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New Vaccine Shows Potential Against Staph Infections
Most of us are familiar with the term “staph infection,” but what some may not know is that Staphylococcus aureus, the bacterium that causes staph infections, has become resistant to numerous antibiotics. These bacteria are called MRSA – methicillin-resistant Staphylococcus aureus – and cause approximately 500,000 hospitalizations and 20,000 deaths in the United States each year. This has led many teams of researchers to attempt to develop a viable vaccine that will prevent MRSA from infecting humans. One team of researchers, represented by Patrick Schlievert, believes their vaccine has the greatest chance of being successful.
Several failed attempts by pharmaceutical companies, such as NABI Biopharmaceuticals and Merck, involved developing vaccines that work the same way as vaccines for the flu and pneumonia. These vaccines are made from proteins or carbohydrates found in the cell wall of the bacterium. The proteins and carbohydrates that are typically used to help the bacterium remain hidden from the immune system. As a result, the immune system will be able to recognize the bacterium if it is ever in the body. This method was unsuccessful with Staphylococcus aureus.
Some research has shown that the vaccine for staph infections mentioned above may actually increase the likelihood of developing a staph infection. Five rabbits were vaccinated with a vaccine containing proteins from the cell surface of Staphylococcus aureus. After exposure to a common strain of MRSA, the rabbits died within six hours. Five other rabbits were not vaccinated, and were exposed to the same strain of MRSA. These rabbits all lived for at least four days. This indicates that this type of vaccine may make organisms more likely to contract a staph infection than they would be without vaccination.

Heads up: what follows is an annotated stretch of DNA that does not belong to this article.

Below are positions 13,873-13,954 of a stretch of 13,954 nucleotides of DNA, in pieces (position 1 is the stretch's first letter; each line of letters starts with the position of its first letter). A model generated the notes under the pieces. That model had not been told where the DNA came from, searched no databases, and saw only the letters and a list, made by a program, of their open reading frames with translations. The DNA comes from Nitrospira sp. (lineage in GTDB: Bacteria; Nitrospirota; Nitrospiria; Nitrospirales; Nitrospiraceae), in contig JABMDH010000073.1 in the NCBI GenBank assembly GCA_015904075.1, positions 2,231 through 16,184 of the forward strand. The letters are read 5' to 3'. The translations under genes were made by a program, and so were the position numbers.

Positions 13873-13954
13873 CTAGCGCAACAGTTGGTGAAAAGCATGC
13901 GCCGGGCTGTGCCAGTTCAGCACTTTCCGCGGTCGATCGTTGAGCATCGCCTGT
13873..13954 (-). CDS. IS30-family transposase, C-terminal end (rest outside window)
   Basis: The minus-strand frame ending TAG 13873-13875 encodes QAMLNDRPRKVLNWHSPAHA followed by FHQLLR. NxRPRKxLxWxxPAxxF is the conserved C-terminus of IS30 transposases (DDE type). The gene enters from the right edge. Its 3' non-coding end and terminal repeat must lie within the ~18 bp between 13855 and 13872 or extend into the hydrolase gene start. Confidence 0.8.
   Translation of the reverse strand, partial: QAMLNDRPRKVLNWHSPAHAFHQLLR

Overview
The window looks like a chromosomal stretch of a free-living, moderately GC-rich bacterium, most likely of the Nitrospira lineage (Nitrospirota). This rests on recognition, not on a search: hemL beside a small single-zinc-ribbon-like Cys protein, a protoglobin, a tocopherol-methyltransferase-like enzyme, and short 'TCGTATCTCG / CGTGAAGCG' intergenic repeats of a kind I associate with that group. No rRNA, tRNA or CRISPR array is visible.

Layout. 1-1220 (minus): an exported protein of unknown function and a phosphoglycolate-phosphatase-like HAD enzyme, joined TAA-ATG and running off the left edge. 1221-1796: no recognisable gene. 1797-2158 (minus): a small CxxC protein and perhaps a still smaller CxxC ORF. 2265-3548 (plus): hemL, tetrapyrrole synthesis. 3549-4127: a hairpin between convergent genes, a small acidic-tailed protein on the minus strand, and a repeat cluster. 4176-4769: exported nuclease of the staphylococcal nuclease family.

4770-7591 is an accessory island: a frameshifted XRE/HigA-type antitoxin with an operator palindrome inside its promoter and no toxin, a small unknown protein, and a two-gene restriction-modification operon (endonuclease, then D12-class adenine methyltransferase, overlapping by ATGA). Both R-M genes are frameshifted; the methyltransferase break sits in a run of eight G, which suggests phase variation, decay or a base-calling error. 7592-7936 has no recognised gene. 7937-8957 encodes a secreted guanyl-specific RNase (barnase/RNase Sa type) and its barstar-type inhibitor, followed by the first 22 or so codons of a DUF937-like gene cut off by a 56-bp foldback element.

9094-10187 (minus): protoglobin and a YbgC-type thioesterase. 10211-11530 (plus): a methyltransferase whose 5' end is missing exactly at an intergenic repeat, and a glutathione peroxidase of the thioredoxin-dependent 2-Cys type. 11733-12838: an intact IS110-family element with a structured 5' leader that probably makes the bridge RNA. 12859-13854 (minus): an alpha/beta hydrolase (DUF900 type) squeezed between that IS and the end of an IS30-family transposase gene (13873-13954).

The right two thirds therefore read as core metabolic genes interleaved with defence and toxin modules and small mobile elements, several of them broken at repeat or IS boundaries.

Schlievert and his team used a different type of vaccine that showed promising results in rabbits. The researchers used superantigens and cytolysins, proteins produced by the bacterium that contribute to the development of illness, taken from Staphylococcus aureus to create a vaccine. This vaccine was tested on rabbits. One group of 88 rabbits was vaccinated, and another group of 88 rabbits was not. Then all of the rabbits were exposed to the bacteria. After exposure to the bacteria, 86 of the vaccinated rabbits survived, while only 1 of the 88 unvaccinated rabbits survived.
While these results are promising, there are a few drawbacks to this research. One problem is that this research has only been done in rabbits. While Schlievert argues that the rabbit’s immune response to Staphylococcus aureus is quite similar to the immune response of humans, there are still some differences between the two. Schlievert and his team are planning on conducting studies in humans using the vaccine. Another potential problem is that the vaccine might protect against all forms of Staphylococcus aureus. There are inert strains that could actually be beneficial to humans. As Robert Daum, a pediatrician and microbiologist at the University of Chicago in Illinois states, “We don’t want to eliminate all staph. We want to eliminate the nasty ones that cause disease.”
For now, staph infections still shouldn’t be taken lightly, but there is hope and potential for a vaccine against the bacterium that causes staph infections.
Courtney Walker, Contributor